This may just be a case of over supply. Are the run rates for tablets and smart phones slowing? Are there too many suppliers for flash? It always seems to be the case that each of the suppliers plan to grow faster than the market and this causes an inventory build.
>> And now there is a surplus in the DRAM supply chain?
There is always the surplus in DRAM as they usually follow a pattern. Stock, use and then re-order. I do not think this shows any pattern of slow down. The economy will always drive this trajectory and I do not see a lot of slowdown. With the housing recovery, expect everything to stay positive.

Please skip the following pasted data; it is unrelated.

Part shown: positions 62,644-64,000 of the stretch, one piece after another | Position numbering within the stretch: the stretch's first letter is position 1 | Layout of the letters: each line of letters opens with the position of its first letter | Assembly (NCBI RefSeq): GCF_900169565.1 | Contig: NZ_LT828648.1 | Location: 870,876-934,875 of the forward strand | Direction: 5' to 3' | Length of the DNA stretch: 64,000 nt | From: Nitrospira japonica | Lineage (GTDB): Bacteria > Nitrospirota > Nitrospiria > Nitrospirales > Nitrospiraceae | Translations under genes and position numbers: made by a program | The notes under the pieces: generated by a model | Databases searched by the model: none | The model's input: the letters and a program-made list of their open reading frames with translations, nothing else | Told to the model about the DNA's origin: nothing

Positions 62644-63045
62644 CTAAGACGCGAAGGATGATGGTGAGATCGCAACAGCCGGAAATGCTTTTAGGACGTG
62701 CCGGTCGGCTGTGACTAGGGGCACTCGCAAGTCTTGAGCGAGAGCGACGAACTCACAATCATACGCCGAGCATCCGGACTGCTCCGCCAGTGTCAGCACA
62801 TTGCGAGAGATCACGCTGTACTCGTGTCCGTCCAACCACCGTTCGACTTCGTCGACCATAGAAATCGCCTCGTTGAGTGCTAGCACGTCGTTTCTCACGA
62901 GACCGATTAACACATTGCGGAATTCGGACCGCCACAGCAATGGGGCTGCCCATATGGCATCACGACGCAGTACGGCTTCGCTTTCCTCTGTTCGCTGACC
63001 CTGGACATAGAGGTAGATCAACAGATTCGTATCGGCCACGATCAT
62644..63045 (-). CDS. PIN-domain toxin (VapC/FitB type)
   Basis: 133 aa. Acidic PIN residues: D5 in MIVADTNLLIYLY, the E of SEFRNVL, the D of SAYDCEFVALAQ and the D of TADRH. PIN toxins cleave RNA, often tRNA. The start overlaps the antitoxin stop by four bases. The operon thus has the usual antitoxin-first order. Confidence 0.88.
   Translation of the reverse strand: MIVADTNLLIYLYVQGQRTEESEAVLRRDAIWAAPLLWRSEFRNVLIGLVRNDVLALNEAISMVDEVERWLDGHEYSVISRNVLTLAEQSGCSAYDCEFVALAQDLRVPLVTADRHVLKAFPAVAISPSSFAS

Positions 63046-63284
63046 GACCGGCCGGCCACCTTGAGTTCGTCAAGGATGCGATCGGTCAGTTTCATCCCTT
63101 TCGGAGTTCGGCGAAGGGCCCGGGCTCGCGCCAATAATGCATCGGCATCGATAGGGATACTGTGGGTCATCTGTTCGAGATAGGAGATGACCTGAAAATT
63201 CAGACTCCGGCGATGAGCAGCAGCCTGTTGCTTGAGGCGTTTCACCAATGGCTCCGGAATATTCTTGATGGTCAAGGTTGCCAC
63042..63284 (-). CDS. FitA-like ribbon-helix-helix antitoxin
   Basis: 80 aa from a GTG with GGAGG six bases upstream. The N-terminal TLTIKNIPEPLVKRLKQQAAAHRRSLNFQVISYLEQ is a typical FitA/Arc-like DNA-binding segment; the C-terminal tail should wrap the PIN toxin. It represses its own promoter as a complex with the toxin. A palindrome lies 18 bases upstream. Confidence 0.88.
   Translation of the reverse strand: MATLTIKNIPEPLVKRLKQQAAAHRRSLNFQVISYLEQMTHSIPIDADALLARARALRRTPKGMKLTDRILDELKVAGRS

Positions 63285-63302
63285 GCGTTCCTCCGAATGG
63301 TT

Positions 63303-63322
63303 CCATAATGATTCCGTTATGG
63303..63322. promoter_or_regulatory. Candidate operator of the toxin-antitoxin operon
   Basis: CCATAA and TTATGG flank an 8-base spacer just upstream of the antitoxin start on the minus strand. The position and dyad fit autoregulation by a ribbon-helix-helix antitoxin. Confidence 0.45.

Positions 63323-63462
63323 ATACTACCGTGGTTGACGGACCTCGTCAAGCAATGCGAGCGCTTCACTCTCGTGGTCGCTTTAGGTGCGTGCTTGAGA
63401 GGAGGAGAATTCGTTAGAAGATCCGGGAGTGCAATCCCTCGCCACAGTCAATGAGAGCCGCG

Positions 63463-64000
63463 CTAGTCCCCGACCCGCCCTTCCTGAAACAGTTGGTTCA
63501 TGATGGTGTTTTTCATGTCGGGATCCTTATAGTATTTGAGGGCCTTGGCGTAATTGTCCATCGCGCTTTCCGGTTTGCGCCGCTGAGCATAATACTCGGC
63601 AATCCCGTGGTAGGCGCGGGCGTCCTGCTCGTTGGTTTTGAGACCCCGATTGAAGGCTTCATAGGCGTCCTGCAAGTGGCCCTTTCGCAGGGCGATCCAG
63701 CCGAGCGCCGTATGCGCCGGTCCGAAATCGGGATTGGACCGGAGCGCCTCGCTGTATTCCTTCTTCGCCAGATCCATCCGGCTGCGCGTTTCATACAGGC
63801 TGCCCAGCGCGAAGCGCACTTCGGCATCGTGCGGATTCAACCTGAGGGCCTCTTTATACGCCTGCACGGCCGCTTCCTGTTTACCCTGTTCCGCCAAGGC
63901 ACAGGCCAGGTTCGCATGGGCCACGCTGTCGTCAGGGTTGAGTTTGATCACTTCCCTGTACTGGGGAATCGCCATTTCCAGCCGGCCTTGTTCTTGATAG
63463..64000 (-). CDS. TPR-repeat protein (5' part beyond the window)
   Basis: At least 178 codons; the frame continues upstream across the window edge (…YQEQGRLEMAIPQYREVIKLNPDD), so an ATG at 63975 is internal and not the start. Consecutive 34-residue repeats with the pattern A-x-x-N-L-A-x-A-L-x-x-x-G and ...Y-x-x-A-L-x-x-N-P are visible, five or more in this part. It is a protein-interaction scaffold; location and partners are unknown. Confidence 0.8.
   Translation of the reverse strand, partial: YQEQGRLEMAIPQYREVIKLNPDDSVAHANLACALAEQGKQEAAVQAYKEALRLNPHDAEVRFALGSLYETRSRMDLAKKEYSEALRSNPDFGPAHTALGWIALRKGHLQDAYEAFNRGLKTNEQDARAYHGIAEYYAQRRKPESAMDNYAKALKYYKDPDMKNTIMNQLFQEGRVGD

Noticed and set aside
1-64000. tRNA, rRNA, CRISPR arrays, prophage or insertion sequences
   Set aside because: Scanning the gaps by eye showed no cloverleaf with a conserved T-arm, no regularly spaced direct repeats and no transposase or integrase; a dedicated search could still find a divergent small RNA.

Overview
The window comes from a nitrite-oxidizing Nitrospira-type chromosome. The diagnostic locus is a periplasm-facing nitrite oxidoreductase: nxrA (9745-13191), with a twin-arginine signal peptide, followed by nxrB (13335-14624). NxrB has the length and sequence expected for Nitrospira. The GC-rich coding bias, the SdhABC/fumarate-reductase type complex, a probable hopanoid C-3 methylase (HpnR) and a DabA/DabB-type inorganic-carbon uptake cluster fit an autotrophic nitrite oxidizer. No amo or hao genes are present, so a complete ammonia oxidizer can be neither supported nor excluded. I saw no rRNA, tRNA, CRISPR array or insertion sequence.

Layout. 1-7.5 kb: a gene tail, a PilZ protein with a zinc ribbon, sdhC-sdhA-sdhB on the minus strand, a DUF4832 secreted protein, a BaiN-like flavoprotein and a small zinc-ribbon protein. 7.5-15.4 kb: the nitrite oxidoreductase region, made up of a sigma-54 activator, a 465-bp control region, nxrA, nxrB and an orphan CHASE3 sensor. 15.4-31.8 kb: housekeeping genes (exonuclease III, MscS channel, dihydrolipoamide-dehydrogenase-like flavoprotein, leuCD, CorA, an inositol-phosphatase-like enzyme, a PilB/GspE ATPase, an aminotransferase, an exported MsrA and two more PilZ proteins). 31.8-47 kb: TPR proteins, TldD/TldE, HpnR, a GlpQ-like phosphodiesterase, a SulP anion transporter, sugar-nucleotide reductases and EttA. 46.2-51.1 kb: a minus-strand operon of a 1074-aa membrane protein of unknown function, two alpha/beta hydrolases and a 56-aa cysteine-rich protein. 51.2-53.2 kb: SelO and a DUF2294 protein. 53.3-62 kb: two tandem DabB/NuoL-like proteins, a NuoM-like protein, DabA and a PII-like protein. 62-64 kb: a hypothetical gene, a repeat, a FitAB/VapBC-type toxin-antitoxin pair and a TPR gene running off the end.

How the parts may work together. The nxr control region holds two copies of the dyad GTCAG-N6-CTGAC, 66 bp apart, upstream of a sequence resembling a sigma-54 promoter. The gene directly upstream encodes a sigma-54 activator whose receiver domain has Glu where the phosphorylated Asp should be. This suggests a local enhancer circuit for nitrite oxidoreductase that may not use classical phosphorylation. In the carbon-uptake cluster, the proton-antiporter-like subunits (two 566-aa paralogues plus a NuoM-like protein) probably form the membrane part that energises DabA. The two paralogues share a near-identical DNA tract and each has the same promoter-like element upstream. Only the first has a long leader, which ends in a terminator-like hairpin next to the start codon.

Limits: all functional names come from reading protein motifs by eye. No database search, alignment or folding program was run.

The softening prices are in the NAND flash domain. Not the DRAM market.
DRAM market is dependent on the PC market, known to be soft, but with a long-term replacement proposition. The NAND flash is dependent on the smartphone and tablet computer markets which appear to be softer than previously expected in Q3 and possibly in H2.
Interesting. Although they are two separate markets, I can help noting that IDC's outlook for chip sales show a 6.9% increase in 2013, but a slowdown to 2.7% in 2014. And now there is a surplus in the DRAM supply chain?
I'm not hunting for cloudy skies, but who thinks this is a warning of a much broader slowdown for tech? Or is this just a coincidence?
As we unveil EE Times’ 2015 Silicon 60 list, journalist & Silicon 60 researcher Peter Clarke hosts a conversation on startups in the electronics industry. Panelists Dan Armbrust (investment firm Silicon Catalyst), Andrew Kau (venture capital firm Walden International), and Stan Boland (successful serial entrepreneur, former CEO of Neul, Icera) join in the live debate.